And in darkness, there is life
If you listen carefully to the rhythm of the city, every now and then, its urban beat would be interrupted by shrieks of frustration. The frustration stemmed from the inability to read, the loss of data, tripping in a puddle of mud or the tragic loss of battery time. Those significantly audible shrieks were frequent especially during the first few weeks, when there was still hope of civilization, technology and light.
Whispers of conspiracy theories would be heard in cafes, restaurants, bus stops and metro stations across the busy metropolitan.
“They are doing this on purpose,” one would hear as they crossed the street with the aid of a flashlight or one of those fancy phones with built-in light. At night, people walking in the street could be identified from the faint bluish lights that led them through the pitch-black city. They seemed like guardian angels perusing the city for escaped demons.
One by one, each citizen stopped shrieking as the darkness became a regular part of their daily life. Slowly and methodically, the darkness lasted longer with every passing week. In a couple of months, after all of the shrieks died and all the protests died, light became a rare commodity. Precious phone calls to loved ones announced the same state in several cities around the world.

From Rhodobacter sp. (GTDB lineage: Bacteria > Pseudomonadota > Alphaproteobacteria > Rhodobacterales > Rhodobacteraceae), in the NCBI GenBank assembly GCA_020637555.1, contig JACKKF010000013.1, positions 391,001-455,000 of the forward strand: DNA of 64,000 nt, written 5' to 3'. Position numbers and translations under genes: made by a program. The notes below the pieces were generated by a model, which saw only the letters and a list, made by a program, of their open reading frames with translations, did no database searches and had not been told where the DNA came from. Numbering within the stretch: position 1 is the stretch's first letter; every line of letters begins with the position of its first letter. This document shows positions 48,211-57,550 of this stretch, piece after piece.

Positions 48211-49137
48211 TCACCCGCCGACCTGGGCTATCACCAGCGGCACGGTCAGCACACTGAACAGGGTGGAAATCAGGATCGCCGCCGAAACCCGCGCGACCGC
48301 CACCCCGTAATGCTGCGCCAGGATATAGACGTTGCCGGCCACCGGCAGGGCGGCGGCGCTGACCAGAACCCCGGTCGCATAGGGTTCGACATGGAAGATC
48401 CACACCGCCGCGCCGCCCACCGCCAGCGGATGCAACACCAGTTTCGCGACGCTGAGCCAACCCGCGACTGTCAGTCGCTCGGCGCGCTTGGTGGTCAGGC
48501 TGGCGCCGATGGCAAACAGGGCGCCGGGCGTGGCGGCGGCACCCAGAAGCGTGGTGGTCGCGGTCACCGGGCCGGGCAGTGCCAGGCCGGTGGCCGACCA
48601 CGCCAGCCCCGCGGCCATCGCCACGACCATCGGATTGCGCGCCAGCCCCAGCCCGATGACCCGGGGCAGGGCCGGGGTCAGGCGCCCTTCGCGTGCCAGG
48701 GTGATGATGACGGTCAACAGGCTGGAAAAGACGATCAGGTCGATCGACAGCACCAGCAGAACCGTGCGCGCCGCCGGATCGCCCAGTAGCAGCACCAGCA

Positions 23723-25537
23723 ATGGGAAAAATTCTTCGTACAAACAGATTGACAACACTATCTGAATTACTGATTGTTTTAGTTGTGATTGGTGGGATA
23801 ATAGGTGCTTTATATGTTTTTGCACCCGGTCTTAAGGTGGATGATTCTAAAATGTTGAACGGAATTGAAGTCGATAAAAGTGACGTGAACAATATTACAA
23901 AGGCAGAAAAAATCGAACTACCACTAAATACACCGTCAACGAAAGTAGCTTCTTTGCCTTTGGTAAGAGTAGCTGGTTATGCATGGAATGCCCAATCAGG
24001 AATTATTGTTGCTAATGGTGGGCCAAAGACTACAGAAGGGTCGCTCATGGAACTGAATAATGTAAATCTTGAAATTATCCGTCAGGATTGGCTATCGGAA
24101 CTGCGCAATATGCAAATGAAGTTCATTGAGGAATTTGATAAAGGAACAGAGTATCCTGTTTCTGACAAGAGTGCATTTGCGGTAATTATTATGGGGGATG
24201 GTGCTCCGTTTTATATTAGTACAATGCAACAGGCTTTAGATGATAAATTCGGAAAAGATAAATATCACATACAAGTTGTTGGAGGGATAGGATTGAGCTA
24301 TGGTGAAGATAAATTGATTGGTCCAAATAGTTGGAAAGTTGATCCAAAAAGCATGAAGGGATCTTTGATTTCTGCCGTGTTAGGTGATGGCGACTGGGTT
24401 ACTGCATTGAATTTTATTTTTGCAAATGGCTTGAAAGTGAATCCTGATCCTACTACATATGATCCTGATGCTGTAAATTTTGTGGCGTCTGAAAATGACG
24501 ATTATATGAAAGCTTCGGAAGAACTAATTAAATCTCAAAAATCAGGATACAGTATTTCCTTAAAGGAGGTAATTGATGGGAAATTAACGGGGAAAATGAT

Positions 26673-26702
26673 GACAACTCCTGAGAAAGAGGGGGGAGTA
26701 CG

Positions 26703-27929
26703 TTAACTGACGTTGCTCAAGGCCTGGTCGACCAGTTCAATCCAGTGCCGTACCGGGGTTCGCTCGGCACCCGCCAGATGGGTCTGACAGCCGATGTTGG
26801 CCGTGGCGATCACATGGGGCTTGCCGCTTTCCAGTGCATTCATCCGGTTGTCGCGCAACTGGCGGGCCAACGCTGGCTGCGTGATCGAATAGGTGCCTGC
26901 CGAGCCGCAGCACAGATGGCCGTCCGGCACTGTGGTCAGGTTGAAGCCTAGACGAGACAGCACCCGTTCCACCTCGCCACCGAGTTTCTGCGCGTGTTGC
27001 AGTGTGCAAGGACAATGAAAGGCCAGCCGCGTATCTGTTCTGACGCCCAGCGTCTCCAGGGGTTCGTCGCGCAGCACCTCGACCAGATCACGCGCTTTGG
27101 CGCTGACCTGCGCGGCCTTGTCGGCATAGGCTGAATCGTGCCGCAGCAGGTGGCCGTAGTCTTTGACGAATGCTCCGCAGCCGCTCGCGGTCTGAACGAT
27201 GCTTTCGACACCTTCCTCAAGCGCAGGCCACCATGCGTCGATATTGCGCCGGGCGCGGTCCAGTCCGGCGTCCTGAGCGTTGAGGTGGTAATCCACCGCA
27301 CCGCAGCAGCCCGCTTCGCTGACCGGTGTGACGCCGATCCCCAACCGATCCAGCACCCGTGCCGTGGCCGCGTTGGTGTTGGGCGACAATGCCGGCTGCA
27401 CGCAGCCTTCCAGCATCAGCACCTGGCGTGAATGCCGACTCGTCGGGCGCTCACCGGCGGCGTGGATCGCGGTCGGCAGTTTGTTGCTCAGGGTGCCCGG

Nights became a time when only ghosts, fools and criminals decided to roam the dim streets. Fear and survival instincts prevented the rest from wading through the dark. This meant that days were busier than they have ever been, but quieter and more relaxed. This paradox existed because the lack of technology forced the hurried to slow down and procedures once finished in a few minutes to take days. Streets filled with bikes, skateboards and roller blades.
After the food and medicine ran out, urbanites soon transformed into the people they once dubbed “low-lives”. Those who wished to remain civil migrated –on foot– to the country. It meant days of endless walking with little or no food and whatever contaminated water they found on the way. It also meant subjecting themselves to unknown perils during the night. Many found the sacrifice worthy so as not to turn into those rabid creatures once known as human beings.
Exploiting others soon became the norm in cities around the world. The lack of commodities with which to trade meant that an able human soon became sellable. Good looks and health became burdens as the freaks, the ugly and the sick were disregarded as worthless. To make for easier filtering, the worthless were marked with a stamp on their foreheads created out of burned flesh and agony. There was life –for the first time– in rejection.